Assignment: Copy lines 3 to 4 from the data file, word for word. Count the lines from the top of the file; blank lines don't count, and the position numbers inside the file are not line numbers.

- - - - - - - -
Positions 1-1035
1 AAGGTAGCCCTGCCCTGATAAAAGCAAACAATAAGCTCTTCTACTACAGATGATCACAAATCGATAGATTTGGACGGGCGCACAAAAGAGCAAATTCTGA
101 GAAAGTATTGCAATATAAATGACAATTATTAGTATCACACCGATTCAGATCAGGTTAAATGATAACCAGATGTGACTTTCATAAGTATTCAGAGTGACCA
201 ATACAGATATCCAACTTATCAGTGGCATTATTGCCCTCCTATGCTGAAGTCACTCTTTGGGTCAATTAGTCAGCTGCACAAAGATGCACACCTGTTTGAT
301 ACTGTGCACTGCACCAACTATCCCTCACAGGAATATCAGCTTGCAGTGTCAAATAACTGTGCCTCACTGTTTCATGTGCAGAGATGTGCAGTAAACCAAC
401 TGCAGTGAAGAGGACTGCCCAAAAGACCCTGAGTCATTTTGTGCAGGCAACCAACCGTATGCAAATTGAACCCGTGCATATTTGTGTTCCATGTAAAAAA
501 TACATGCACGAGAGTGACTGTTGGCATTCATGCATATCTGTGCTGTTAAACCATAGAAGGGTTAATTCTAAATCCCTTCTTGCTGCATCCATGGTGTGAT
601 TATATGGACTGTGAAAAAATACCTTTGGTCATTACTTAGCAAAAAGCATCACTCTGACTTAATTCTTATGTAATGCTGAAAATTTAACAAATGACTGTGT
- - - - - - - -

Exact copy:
101 GAAAGTATTGCAATATAAATGACAATTATTAGTATCACACCGATTCAGATCAGGTTAAATGATAACCAGATGTGACTTTCATAAGTATTCAGAGTGACCA
201 ATACAGATATCCAACTTATCAGTGGCATTATTGCCCTCCTATGCTGAAGTCACTCTTTGGGTCAATTAGTCAGCTGCACAAAGATGCACACCTGTTTGAT